In recent years, there has been an increase in the number of locations that cannot use a tripod, and there has been an increase in the number of situations in which it is necessary to shoot with high ISO speed. We believe that in such a scene you care about is the noise. This article introduces the types, conditions, and mitigation methods of noise generated by digital cameras.
The first thing we would like to tell you is that even at low ISO speed, the digital camera data contains noise components. The reason why the noise is not noticeable is that it is made invisible by image processing such as noise reduction.
RAW Development uses its Noise reduction on a PC’s CPU, which has a higher performance than the camera’s image-processing circuitry so that more advanced noise-reduction performance can be achieved. Now let’s start by looking at the kind of noise.
Noise types, generation conditions, and correction methods
The “False color,” also known as color noise, refers to a phenomenon in which the coloring of pixels, such as red, blue, and green, that is not present in the subject, occurs randomly.
- Color noise
When the ISO speed of a digital camera is set to a high setting, pixels with colors such as red, blue, and green may be noticeable.
It is sometimes referred to as “Random noise” because it occurs as a random pattern when an image sensor such as a CMOS or CCD is energized (when the shutter is released). It occurs over a wide area to cover the entire screen. So, we think that many people don’t like it when making large-scale prints, etc.
This color noise can be mitigated by setting the Color distortion in Noise reduction to a higher value when using SILKYPIX Developer Studio Series (hereinafter referred to as SILKYPI X series).
SILKYPIX series-default settings also use the “Dynamic defaults,” which vary depending on ISO speed and image sensor characteristics when shooting, so some Noise reduction effect is applied to the image when you open RAW files. However, if you use the Exposure to brighten a photograph when RAW Development, noise may be noticeable. If this happens, adjust the Noise reduction accordingly.
This example used Color distortion to alleviate color noise. Red, blue, and green pixels are no longer colored, but the area from which the false color is removed has an achromatic roughness. This is known as “Luminance noise,” which we will introduce in more detail later.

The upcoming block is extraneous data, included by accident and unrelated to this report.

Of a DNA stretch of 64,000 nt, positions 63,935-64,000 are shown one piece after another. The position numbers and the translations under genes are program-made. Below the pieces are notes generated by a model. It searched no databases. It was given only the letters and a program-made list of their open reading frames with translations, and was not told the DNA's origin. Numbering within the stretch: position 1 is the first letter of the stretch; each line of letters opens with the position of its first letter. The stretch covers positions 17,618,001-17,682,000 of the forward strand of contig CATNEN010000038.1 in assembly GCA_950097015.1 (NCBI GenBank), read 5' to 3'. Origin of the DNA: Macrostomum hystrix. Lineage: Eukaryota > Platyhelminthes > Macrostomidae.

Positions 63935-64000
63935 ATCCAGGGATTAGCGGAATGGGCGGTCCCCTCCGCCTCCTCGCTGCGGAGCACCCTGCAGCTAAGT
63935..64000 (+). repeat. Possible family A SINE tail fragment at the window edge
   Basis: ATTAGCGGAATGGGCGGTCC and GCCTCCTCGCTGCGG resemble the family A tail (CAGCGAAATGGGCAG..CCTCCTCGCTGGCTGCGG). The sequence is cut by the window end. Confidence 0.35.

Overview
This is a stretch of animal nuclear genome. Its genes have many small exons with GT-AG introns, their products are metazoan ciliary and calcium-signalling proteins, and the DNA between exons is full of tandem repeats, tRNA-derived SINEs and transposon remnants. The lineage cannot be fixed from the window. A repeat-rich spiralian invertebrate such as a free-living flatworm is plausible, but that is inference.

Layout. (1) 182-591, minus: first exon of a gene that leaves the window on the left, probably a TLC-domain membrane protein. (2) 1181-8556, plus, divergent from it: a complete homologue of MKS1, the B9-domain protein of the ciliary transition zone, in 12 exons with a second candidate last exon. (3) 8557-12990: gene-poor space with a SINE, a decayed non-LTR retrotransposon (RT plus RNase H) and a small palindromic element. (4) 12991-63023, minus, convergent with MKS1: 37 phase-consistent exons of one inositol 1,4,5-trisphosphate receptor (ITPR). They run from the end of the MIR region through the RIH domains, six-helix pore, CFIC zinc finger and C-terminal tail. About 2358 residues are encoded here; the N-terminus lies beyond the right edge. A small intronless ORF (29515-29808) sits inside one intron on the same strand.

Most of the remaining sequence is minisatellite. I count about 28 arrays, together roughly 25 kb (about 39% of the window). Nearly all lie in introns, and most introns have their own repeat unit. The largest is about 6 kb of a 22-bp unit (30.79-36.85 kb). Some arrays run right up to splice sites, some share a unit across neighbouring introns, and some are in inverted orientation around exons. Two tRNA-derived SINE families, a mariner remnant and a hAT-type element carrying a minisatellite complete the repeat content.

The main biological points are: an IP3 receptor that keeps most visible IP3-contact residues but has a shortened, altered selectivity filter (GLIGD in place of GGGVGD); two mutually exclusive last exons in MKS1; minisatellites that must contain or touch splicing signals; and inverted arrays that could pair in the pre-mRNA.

Noise that causes coloring, such as red, blue, and green, to appear mainly in dense areas of the subject is called moire. Moire occurs when you shot a subject with a fine structure. It can also occur at low ISO speed.
Among them, false colors that occur in stripes on the part of a subject arranged in a periodic pattern are also called “Color moire.”
In the SILKYPIX series, the color moire can be mitigated by setting the Color distortion parameter in Noise reduction to a higher value.
For color moire that cannot be removed by Color distortion, it can be relaxed by checking “Reduce Moire.”
This example used Color distortion to alleviate color moire. Not only is the noise removed, but the actual details of the subject are reproduced.
- Disadvantages of Color distortion
“Color distortion” alleviates coloring, but we recommend that you pay attention to the following side effects and use them.
Partial loss of color saturation
The saturation of colors close to the primary color, such as RGB, may decrease.
The graininess of an achromatic color that remains after removing color noise with Color distortion is called “Luminance noise.”
Not all luminance noise has to be completely eliminated. There are left to create a high ISO speed shoot feel or to create a retro-wild feel. Also, when printing smaller than A4, it may not be noticeable by shrinking.